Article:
Prescribed burn operations planned on military training lands in FNSB to reduce wildfire threat

Smoke may be visible northeast of Eielson Air Force Base and off the Richardson Highway southeast of Fairbanks

A firefighter holding a long-handled flapper uses a drip torch to light grass on fire that is burning through a field of yellow, dead grass.
BLM AFS Fire Specialist Brita West uses a drip torch to light dead, dry grass on fire while on a prescribed burn operation on the Fort Wainwright Small Arms Complex south of the Richardson Highway just southeast of Fairbanks on April 15, 2016. Photo by Beth Ipsen, BLM AFS

FAIRBANKS, Alaska – Starting as early as Saturday, May 14, the Bureau of Land Management Alaska Fire Service (BLM AFS), in coordination with the U.S. Army Garrison Alaska and the U.S. Army Alaska, will implement prescribed fires on Fort Wainwright and the Yukon Training Area (YTA) to reduce the likelihood of a large wildfires occurring on military training lands this summer. The areas identified for the prescribed burns in the Small Arms Complex on Fort Wainwright are immediately southeast of Fairbanks on the south side of the Richardson Highway. The areas scheduled for burning in the YTA are 5 miles north and 2 to 20 miles east of Eielson Air Force Base. The prescribed burning may continue through the first week of June, as weather conditions allow.

Prescribed burns are fires that are intentionally set under controlled conditions to remove dry and dead grass and lower the risk of wildfires that could impact nearby communities. Removing the fire-prone vegetation in the spring, under more moderate conditions, allows for the greatest degree of control and the lowest risk of negative impacts, such as smoke.

Firefighter looking down while using a drip torch to light dead grass on fire, leaving a wall of flames behind him.
BLM AFS firefighter Brian Pitts uses a drip torch on May 8, 2021 to burn a field of dead grass to reduce the wildfire risk on military training lands in the U.S. Army Alaska Digital Multi-Purpose Range Complex outside Fairbanks, Alaska. Photo by Beth Ipsen, BLM AFS

The BLM AFS and the U.S. Army have been conducting these annual prescribed burns on Interior military training lands for the past several years. Taking these preventative measures now decreases the fire danger around military training targets used during the summer when conditions are hotter and drier, vegetation is more receptive to burning, and firefighting resources may be limited. Fires will be ignited only when favorable weather conditions are present and forecasted. An approved burn plan is in place that includes authorization from the Alaska Department of Environmental Conservation (ADEC) Division of Air Quality.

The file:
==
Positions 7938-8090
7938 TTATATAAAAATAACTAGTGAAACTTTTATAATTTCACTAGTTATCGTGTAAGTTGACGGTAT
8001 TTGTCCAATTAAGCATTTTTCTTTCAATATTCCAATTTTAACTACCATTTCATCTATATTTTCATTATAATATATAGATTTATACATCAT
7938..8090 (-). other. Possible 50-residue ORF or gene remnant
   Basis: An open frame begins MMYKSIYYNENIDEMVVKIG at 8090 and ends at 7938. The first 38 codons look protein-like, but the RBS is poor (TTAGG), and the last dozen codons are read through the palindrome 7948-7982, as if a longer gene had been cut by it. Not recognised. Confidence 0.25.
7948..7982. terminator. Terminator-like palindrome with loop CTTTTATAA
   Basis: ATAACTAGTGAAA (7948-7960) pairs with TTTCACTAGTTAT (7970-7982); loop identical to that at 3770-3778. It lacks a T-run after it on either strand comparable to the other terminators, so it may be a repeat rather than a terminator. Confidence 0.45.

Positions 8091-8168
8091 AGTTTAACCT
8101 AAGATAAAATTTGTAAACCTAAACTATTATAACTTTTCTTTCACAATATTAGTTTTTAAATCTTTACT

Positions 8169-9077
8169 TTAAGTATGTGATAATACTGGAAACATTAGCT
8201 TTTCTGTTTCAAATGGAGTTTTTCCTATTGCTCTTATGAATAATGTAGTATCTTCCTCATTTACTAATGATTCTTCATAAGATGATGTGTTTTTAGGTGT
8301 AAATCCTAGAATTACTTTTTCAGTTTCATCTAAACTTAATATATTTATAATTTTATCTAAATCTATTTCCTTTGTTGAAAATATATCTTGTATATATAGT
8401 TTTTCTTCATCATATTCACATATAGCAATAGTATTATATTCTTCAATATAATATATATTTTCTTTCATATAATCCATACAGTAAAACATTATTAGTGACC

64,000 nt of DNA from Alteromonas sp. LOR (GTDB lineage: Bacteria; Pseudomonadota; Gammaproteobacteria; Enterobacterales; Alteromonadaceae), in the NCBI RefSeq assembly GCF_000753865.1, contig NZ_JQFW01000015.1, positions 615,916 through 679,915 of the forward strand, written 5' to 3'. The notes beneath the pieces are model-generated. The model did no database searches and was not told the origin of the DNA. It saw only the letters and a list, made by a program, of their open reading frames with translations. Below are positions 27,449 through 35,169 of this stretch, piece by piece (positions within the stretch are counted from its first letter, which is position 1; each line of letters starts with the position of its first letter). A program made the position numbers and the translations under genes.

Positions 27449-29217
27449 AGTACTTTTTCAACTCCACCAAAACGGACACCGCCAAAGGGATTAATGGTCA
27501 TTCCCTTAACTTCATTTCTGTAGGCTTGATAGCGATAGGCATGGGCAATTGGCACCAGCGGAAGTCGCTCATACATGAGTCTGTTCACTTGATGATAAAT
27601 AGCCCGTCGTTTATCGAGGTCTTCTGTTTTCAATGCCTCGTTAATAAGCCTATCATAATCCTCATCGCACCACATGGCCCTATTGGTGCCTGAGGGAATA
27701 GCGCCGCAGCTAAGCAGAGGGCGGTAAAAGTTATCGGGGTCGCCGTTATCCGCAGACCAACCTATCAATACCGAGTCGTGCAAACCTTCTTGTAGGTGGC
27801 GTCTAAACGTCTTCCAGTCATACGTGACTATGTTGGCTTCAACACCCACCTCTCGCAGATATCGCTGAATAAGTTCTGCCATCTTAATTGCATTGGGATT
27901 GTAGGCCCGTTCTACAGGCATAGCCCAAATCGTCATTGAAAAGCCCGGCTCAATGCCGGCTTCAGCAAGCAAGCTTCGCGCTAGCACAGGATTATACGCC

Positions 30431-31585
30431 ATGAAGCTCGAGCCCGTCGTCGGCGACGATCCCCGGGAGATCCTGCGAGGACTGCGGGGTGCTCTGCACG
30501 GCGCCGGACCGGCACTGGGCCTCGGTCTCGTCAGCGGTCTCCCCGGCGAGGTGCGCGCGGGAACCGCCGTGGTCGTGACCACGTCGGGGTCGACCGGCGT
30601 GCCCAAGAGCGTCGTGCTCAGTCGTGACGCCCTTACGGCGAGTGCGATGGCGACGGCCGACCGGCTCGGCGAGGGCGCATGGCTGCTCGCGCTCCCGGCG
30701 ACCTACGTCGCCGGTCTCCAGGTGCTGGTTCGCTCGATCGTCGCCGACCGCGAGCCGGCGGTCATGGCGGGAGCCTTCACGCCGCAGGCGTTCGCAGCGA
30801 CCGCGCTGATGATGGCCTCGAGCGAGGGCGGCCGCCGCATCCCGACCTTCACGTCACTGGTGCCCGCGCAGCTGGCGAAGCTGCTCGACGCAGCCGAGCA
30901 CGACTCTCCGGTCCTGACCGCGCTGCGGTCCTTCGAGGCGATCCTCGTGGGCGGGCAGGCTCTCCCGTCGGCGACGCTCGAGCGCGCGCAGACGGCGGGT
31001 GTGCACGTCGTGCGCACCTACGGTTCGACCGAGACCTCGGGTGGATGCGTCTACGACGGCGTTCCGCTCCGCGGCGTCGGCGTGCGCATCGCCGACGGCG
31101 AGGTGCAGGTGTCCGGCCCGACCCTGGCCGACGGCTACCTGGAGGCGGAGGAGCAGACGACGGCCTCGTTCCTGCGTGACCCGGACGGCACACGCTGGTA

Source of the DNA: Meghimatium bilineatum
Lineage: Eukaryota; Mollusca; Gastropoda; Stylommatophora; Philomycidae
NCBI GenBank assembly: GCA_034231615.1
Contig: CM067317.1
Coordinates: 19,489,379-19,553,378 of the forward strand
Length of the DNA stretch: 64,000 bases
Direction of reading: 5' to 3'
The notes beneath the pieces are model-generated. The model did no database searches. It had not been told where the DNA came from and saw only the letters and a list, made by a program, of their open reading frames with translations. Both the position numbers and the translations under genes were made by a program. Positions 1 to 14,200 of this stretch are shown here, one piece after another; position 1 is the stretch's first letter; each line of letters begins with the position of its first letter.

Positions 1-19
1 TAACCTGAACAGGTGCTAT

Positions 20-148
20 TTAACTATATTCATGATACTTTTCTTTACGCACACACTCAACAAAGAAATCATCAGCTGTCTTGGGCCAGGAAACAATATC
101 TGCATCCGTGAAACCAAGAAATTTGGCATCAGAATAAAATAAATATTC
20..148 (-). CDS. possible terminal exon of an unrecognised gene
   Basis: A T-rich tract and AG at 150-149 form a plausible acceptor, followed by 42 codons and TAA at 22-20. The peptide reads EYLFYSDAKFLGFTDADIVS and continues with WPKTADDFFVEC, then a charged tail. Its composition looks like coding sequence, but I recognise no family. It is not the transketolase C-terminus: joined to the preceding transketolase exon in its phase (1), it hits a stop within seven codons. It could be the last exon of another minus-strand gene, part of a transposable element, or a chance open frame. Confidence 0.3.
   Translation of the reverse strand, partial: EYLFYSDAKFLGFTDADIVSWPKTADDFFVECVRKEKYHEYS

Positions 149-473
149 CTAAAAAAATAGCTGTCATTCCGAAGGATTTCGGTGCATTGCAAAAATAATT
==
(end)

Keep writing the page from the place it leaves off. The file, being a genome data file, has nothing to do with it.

Smoke may be visible during burning operations from communities and roadways around the Fairbanks North Star Borough. The BLM AFS is working with ADEC and the National Weather Service to monitor smoke conditions and to ensure compliance with local, state, and federal air quality regulations. There are also procedures in place to halt ignitions if conditions become unfavorable. Trained personnel will monitor the prescribed fire areas until the fires are out.

In addressing this priority work, all agencies will limit COVID-19 and other health and safety risks to firefighters and the public using established Centers for Disease Control and Prevention, state, and local guidelines, and prescribed fire procedures. This includes potential smoke effects on people.

For more information contact BLM AFS Fire Information at (907) 356-5510 or the Upper Yukon-Tanana Dispatch Center at (907) 356-5555.

Map areas targeted during the prescribed burning on military training lands in the Fairbanks North Star Borough.
Map areas targeted during the prescribed burning on military training lands in the Fairbanks North Star Borough. Click here for a PDF version of the map.

Contact BLM AFS Public Affairs Specialist Beth Ipsen at 907-356-5510 or email for more information. Click here for PDF version of news release.


The Bureau of Land Management Alaska Fire Service (AFS) located at Fort Wainwright, Alaska, provides wildland fire suppression services for over 240 million acres of Department of the Interior and Native Corporation Lands in Alaska. In addition, AFS has other statewide responsibilities that include: interpretation of fire management policy; oversight of the BLM Alaska Aviation program; fuels management projects; and operating and maintaining advanced communication and computer systems such as the Alaska Lightning Detection System. AFS also maintains a National Incident Support Cache with a $10 million inventory. The Alaska Fire Service provides wildland fire suppression services for America’s “Last Frontier” on an interagency basis with the State of Alaska Department of Natural Resources, USDA Forest Service, National Park Service, Bureau of Indian Affairs, U.S. Fish and Wildlife Service, and the U.S. Military in Alaska.

Categories: Prescribed Fire

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